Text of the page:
UK Soldier Kills Himself to Avoid Iraq
- UK Soldier Kills Himself to Avoid Iraq
IslamOnline.net & News Agencies
Killing children as young as two is part of the teaching.
CAIRO Rejecting his commanders' orders to kill Iraqi children, a
British soldier has committed suicide after he was told he could be
ordered to shoot dead alleged child suicide bombers in Iraq.
"I can't go out there and shoot at young children. I just can't go to
Iraq. I don't care what side they are on. I can't do it," Jason
Chelsea told his mother while on the death bed, The Independent
reported Friday, August 25.
Chelsea, a Kings, Lancashire and Border Regiment infantryman, died
after taking 60 painkillers and slashing his wrists.
The 19-year-old infantryman had undergone pre-deployment training in
preparation for his tour of duty in Iraq.
During the course, he was told by his commanders that he could be
ordered to kill Iraqi children preparing to carry out suicide attacks.
"Jason said that during the training for Iraq he had been told that
children as young as two carry bombs and the time may come when he
would have to shoot one to save himself and his friends," his mother,
"In training, they were made to wrestle with dummies," added the
"Jason said they were also told they might have to fight kids and that
they might have to shoot them because they were carrying suicide bombs.
"He said the policy [where there was a suspected suicide bomber] was
to shoot first and ask questions later."
There have been no reported cases of attacks in Iraq carried out by
Chelsea's death has sparked calls for an urgent review of the
pre-deployment training given to British soldiers bound for Iraq.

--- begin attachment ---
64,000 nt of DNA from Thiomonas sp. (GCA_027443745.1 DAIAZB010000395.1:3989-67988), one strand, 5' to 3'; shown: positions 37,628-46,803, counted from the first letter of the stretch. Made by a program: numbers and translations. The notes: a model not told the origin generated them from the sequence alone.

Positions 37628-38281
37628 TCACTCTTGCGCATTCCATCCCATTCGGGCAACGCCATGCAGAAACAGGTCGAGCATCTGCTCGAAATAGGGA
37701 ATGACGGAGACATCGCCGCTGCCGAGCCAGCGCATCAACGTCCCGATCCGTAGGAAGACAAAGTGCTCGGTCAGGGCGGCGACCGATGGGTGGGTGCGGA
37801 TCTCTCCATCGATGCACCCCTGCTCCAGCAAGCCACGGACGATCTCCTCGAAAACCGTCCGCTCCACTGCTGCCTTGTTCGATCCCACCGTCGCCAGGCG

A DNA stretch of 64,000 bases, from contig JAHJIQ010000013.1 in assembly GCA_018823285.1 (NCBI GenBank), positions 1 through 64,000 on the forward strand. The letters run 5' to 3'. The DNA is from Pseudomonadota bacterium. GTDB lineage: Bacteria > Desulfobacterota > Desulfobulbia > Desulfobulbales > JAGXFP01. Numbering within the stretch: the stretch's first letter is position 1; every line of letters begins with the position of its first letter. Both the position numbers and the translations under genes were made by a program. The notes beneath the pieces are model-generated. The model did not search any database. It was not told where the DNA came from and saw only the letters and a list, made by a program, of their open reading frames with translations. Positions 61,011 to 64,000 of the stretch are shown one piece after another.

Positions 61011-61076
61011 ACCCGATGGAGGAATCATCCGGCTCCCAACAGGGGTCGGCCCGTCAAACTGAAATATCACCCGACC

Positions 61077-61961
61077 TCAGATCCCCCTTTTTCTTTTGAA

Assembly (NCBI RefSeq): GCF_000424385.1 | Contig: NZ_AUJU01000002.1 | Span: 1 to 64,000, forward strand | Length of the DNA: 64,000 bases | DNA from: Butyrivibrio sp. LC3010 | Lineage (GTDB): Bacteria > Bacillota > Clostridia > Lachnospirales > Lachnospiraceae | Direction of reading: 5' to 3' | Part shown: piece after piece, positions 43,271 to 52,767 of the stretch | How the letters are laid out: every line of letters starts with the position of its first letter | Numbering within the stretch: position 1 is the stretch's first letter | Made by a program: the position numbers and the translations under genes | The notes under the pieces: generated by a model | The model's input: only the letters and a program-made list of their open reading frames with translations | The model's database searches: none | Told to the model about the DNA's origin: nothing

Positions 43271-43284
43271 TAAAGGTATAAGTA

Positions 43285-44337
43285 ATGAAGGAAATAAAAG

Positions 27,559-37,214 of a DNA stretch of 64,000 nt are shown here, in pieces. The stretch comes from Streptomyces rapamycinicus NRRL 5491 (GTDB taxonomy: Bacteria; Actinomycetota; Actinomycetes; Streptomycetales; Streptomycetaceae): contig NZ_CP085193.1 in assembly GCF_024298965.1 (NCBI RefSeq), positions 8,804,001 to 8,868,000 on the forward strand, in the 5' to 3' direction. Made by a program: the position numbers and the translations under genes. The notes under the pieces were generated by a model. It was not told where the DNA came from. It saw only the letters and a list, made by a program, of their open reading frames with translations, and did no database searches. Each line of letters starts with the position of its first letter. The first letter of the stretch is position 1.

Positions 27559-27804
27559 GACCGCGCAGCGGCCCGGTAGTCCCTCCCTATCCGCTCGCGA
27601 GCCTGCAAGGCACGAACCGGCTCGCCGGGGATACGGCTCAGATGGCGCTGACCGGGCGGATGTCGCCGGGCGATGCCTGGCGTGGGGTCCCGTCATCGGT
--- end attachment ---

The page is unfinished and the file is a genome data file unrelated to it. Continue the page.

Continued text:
"I support the British Army and what it does. But I would like to
stand before my son's unit with a picture of him in uniform and ask
those who made these comments to him time after time to think about
the effect they had," the mother said.
Chelsea had joined the British Army at 16 after a visit to St
Augustine's Catholic school, telling his family that the Army was to
be his life. He had served in Germany and Cyprus.
But during his recent staying at his parents' house in Wigan, his
The young soldier wrote a note to his parents before committing suicide.
"Really sorry, mum and dad. I'm just no good for you. I have got to
finish it. I am just a waste," he said.
"My son was made very, very lonely by what was happening to him," the
"He was very sad inside and he bottled up what was causing it. It was
only after the overdose that he told us about his fears over what
might happen in Iraq."
Chelsea's death renews concerns about the psychological pressures
facing British forces in Iraq.
Early August, the Ministry of Defense said that 1,541 British soldiers
in Iraq are suffering from psychiatric illness.
The BBC said in May that the number of British soldiers deserting
military service over the US-led invasion has been on the rise with
more than 1,000 personnel absent without leave and failing to return
since the war.
A recent US study revealed that US troops returning from Iraq have the
highest rate of mental health consultation and psychological problems
compared to other troops returning from Afghanistan and other trouble
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